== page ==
The Dancing Pixels, or the Pixels in Water

Environment: Visual C++

To start with, the program is a small-time animation in VC++. What does an image look like when it is dipped in a tub of water when the tub is subjected to a constant vibration? The more difficult part is to produce the ripple effect, as when a pebble is thrown in the tub. So, I will tell at least this much.

The difference I make is that I am going to explain how to produce this effect, not simply copy and paste code form somewhere. Much of the code that I saw over the Net regarding small-time animation carries no explanation at all.

Some Theory

Let p(x,y) be a pixel at the x,y coordinate in an image. Imagine the pixel p(x,y) moving randomly around its four m-neighbourhoods, namely p(x-m,y-m),p(x+m,y+m), p(x-m,y),p(x,y-m) randomly, where m is a natural number {1,2,3,4,5,6,...}. Think what will happen if all the pixels in the image move in such a manner; you get the effect.

The Practice

When someone clicks the Ok button, I do the following:

CDC me1;
CBitmap ma1;
BITMAP info1;

CDC me3;
CBitmap ma3;
BITMAP info3;

All the above all globals.

ma1.LoadBitmap(IDB_BITMAP1);
me1.CreateCompatibleDC(dc);
ma1.GetBitmap(&info1);
me1.SelectObject(ma1);

me3.CreateCompatibleDC(dc);
ma3.CreateCompatibleBitmap(dc,1000,1000);
me3.SelectObject(ma3);
me3.BitBlt(0,0,1000,1000,dc,0,0,SRCCOPY);

I have one more copy of the DC just in case you need it for more animation tricks; it is not required here, though.

me3.BitBlt(0,0,info1.bmWidth,info1.bmHeight,&me1,0,0,SRCCOPY);


HBITMAP hbm=NULL;

HDC DeskHdc=::GetDC(NULL);
HDC hdc=::CreateCompatibleDC(DeskHdc);

BitmapInfo.bmiHeader.biSize=sizeof(BITMAPINFOHEADER);
BitmapInfo.bmiHeader.biWidth=info1.bmWidth;
BitmapInfo.bmiHeader.biHeight=info1.bmHeight;
BitmapInfo.bmiHeader.biSizeImage=(((info1.bmWidth * 32 + 31)
                                    & ~31) >> 3) * info1.bmHeight;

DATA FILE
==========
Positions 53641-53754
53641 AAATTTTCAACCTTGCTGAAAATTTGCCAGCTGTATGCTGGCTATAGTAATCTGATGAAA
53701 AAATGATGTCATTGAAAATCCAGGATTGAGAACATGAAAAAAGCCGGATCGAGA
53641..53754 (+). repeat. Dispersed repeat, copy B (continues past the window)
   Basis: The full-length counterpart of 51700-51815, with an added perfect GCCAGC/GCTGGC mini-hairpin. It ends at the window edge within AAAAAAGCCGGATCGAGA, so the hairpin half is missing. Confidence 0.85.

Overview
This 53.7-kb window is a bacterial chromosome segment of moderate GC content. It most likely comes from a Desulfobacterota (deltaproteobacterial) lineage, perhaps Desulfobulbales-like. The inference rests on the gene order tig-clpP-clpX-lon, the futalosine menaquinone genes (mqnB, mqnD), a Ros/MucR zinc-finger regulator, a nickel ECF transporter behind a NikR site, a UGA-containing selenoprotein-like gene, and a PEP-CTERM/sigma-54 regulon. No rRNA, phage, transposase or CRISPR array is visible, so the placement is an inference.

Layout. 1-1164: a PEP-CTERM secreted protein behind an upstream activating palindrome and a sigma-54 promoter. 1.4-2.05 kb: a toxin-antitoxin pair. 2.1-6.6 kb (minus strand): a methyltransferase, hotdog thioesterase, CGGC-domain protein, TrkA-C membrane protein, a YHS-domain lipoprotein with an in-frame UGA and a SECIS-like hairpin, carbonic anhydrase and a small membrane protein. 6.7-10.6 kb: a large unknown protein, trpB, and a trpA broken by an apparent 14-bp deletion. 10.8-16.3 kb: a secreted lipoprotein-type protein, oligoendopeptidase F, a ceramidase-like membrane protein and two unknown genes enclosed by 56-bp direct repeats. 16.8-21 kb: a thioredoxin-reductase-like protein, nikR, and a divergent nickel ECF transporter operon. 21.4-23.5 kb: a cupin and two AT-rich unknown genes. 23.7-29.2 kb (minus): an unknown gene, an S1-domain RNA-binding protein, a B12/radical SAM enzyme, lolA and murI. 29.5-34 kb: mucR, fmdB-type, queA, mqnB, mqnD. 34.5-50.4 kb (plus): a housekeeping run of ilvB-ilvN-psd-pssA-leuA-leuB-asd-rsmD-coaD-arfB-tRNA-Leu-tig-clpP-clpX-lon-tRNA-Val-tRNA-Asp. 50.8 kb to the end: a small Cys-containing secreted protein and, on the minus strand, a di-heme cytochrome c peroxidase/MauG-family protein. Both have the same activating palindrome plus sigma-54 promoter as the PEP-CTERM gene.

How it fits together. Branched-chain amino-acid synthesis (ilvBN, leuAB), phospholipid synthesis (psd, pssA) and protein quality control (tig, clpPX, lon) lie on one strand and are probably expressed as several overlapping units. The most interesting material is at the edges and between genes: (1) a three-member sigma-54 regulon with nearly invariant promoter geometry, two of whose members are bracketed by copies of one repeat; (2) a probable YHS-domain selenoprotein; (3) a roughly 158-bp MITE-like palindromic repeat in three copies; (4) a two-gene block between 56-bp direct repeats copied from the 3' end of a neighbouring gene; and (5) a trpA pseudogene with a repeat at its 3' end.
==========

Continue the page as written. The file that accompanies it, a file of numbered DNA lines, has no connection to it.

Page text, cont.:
BitmapInfo.bmiHeader.biCompression=BI_RGB ;
BitmapInfo.bmiHeader.biXPelsPerMeter=0;
BitmapInfo.bmiHeader.biYPelsPerMeter =0;
BitmapInfo.bmiHeader.biClrImportant = 0;
BitmapInfo.bmiHeader.biClrUsed  = 0;    // we are not using palette
BitmapInfo.bmiHeader.biPlanes   = 1;    // has to be 1
BitmapInfo.bmiHeader.biBitCount = 32;   // as we want true-color


hbm=::CreateDIBSection(GetDesktopWindow()->GetWindowDC()
                                         ->m_hDC,
      &BitmapInfo,DIB_RGB_COLORS,(void**)&imageData,NULL,0);
HBITMAP m_hbmOld;

if (hbm)
  {
  m_hbmOld = (HBITMAP)::SelectObject(hdc,hbm);
}

::BitBlt(hdc,0,0,info1.bmWidth,info1.bmHeight,me3.m_hDC,0,0,
         SRCCOPY);

The above is a standard piece of code that would be given in any good VC++ books.

It is done so that I get access to the image's bits that are now in the imageData member; the trick is to manipulate the bits directly and use SetDIBitsToDevice(--) to plot the image quickly and finally to repeat the process in a timer.

So, let us look at the OnTimer function: When we enter the timer for the first time, I want to copy the image bits array into another pointer, namely p, and a two-dimensional array, namely imgArr.

if(r= =0)
{
  memcpy(p,imageData,BitmapInfo.bmiHeader.biSizeImage);
  for(intj=0;j<=info1.bmHeight;j++)
  for(intk=0;k<=info1.bmWidth;k++)
  {
  imgArr[j][k]=p[j*info1.bmWidth+k]; // See note below for this
                                     // calculation
  }
  r= 1;
}

I want to stop this timer until I finish the following processing:

KillTimer(0);

Run through the whole image:

for(intk=0;k<=info1.bmHeight;k++)
for(intf=0;f<=info1.bmWidth;f++)
{
int R,G,B;
int Rx,Gx;

//Rx=rand()%(int)m+k;
//Gx=rand()%(int)m+f;

Then, I pick up a random 3-neighbouring pixel from the place (k,f):

Rx=rand()%(int)3+k;
Gx=rand()%(int)3+f;

Put the current pixel (the k,f guy) = the so-selected 3-neighbouring pixel:

p[k*info1.bmWidth+f]=imgArr[Rx][Gx];    // For more explanation
                                        // of this calculation,
                                        // see the note at the end
}

Now, all the pixels in the image have been replaced by their 3-neighbouring guys, that too randomly:

m-=.5;
if(m<1)
  m=20;
if(r>info1.bmWidth)
  r=0;
SetDIBitsToDevice(::GetDC(NULL),
    0,
    0,
    info1.bmWidth,
    info1.bmHeight,
    0,
    0,
    0,
    info1.bmHeight,
    p,
    //imageData,
    &BitmapInfo,
    DIB_RGB_COLORS);

Now, resume the timer for the next round of random replacement:

SetTimer(0,30,0);
Note: One item worth mentioning will be how the bits are stored in one single array. From p[0] to p[info1.bmWidth], we have a single row of the image, then from p[info1.bmWidth+1] to p[info1.bmWidth+ info1.bmWidth] is the second row of the image and so on until p[info1.bmWidth*info1.bmHeight].

Downloads

Download source - 462 Kb


Comments

  • thanks

    Posted by chinesoul on 04/18/2007 02:05pm

    As a beginner, this code helps me a lot.

    Reply
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